PSTL 1135 uses Moodle and several open internet sites and makes extensive use of Technology Enhanced Learning.

Frequently Asked Questions

Are the texts and readings specified or mandated by the University of Minnesota? If not, what are some of the choices?
CIS does not require schools to use the textbook used in PSTL 1135 on the University campus. CIS instructors may choose from a variety of the introductory anatomy and physiology texts offered by major publishing companies; the chosen text must, however, be approved by the faculty coordinator. Currently there are five to ten different texts to choose from. Instructors are not required to use either the lecture guide or lab handouts.

Do teachers have choice in assignments? Are there required assignments?
All schools are required to implement cooperative quizzes and use inquiry-based instructional methods.

Who creates the exams?
Individual teachers create their own exams.

Is there a training and mentoring system for Anatomy and Physiology teachers new to CIS?
Yes. When you begin teaching anatomy and physiology you will be joining a group of high school teachers who share ideas and materials with each other through e-mail and teacher workshops held in the summer and throughout the school year. New teachers also benefit from an orientation to College in the Schools that will familiarize them with the support available through CIS as well as prepare them for administrative tasks such as registering students and posting grades.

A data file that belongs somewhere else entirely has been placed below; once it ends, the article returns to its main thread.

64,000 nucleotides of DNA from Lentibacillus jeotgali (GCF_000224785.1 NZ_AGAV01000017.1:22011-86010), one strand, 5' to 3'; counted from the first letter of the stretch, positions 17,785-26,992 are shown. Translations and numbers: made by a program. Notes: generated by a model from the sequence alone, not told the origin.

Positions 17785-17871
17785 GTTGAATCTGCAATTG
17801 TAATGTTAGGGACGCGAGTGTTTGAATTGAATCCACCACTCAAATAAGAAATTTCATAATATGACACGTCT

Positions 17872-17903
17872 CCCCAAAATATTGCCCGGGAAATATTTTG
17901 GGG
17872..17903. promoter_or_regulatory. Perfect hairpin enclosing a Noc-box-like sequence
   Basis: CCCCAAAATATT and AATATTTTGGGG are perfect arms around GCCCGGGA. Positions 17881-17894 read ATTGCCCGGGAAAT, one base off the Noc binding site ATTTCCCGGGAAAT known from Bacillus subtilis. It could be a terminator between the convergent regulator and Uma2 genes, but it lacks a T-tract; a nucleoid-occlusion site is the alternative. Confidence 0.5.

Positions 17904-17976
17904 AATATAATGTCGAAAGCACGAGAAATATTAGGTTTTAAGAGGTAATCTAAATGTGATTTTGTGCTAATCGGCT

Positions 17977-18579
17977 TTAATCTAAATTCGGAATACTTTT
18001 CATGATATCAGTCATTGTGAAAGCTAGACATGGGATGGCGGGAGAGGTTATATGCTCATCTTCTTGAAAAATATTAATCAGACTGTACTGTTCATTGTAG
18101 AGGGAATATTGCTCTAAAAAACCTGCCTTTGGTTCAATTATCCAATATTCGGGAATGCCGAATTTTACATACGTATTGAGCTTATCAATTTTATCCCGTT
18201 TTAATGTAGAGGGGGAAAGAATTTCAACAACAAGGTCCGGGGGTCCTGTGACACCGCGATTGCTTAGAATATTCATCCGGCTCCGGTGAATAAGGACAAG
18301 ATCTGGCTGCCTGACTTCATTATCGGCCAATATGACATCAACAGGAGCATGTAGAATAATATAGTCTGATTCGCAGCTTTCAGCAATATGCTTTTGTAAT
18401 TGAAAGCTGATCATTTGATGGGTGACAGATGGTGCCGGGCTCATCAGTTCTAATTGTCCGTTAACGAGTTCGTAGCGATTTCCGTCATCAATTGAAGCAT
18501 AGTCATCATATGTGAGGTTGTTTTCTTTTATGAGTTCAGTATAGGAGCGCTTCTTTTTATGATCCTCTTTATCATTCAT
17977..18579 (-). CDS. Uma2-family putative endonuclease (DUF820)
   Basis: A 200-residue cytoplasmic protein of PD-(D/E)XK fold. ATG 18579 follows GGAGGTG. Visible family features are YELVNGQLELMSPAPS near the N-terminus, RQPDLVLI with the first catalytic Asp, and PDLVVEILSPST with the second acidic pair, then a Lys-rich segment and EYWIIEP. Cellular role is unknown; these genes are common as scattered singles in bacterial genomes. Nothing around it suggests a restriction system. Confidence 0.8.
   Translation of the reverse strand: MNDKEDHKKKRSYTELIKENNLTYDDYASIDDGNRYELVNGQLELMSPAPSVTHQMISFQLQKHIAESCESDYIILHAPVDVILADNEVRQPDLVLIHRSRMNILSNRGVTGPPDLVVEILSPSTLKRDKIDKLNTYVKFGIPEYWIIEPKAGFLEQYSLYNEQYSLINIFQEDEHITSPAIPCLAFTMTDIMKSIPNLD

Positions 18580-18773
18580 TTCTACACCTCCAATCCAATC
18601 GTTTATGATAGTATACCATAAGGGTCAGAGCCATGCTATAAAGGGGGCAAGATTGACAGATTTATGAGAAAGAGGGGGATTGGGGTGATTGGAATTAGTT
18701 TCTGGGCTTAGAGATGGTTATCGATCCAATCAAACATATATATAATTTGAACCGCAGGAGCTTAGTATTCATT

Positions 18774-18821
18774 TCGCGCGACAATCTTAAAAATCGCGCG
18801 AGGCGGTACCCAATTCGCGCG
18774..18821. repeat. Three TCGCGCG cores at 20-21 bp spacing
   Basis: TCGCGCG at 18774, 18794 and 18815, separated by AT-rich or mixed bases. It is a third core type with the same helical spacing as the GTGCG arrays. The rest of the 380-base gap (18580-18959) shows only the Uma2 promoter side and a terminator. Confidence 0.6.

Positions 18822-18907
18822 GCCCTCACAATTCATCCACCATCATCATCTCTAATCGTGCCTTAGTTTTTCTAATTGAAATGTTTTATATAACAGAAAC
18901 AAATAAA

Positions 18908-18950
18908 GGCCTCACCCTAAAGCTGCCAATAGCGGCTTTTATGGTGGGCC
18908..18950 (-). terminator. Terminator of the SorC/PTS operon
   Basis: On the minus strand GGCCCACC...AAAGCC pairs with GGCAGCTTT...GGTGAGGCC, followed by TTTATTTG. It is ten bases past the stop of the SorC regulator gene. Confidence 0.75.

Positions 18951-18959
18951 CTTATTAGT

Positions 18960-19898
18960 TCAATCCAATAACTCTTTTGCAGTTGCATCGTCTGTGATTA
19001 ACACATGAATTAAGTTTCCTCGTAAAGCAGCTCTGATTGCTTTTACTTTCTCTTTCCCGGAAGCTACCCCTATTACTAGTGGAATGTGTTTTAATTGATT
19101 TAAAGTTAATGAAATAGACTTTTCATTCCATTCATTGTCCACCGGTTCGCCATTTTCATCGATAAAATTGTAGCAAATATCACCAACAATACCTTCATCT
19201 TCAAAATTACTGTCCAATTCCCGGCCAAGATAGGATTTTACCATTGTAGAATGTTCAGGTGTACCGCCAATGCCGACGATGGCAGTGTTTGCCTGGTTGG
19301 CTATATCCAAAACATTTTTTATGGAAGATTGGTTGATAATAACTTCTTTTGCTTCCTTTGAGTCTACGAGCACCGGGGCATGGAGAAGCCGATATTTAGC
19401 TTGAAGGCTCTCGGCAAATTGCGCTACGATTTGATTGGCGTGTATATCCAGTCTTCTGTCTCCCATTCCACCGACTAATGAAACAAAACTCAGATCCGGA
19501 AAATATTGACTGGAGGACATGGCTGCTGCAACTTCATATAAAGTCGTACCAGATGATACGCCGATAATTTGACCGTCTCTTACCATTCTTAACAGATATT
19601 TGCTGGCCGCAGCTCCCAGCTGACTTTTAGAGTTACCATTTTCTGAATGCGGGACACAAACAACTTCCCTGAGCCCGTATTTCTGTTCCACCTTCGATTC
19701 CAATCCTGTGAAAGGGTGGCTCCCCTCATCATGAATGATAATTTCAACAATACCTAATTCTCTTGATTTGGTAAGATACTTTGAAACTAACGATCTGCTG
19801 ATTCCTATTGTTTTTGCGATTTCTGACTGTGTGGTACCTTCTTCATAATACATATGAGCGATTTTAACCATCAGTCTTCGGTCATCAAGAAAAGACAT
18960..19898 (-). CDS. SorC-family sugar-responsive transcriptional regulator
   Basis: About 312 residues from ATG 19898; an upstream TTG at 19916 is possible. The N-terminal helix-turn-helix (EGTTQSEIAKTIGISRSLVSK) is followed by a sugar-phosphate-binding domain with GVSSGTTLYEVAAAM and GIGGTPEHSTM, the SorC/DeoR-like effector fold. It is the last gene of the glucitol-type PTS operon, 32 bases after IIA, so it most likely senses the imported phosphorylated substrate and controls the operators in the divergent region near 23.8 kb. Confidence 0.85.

High school class schedules vary; can a teacher in the block system teach Anatomy and Physiology?
This course is taught over an entire high school academic year.

What happens at typical teacher workshops?
Typical activities at CIS workshops include meeting University faculty and hearing about their recent research in the discipline; reviewing and/or developing student assessment tools; sharing instructional materials; discussing particular content, pedagogy, or assessment of the University course; and receiving updates on CIS program policies and practices. Anatomy and physiology workshops focus especially on discussion of class assignments, development of new curriculum, and work with Technology Enhanced Learning.

Sample documents

High Schools Offering this Course

Academy of Sciences and Agriculture
Apple Valley High School
Bethlehem Academy
Cretin-Derham Hall
Dover-Eyota High School
Eagan High School
Eastview High School
Elk River High School
Faribault High School
Hill-Murray High School
Hmong Academy
Hopkins High School
Johnson High School
Jordan High School
Kerkhoven Murdock Sunberg High School
Mahtomedi High School
Minnehaha Academy
New London-Spicer High School
Pine City High School
Plainview-Elgin-Millville High School
Richfield High School
Rogers High School
Rosemount High School
Shakopee High School
St. Clair Public Schools
Tri-City United High School
Ubah Medical Academy
Wabasha-Kellogg High School
Washington Technical Secondary Magnet
Watertown-Mayer High School
Wilmar Senior High School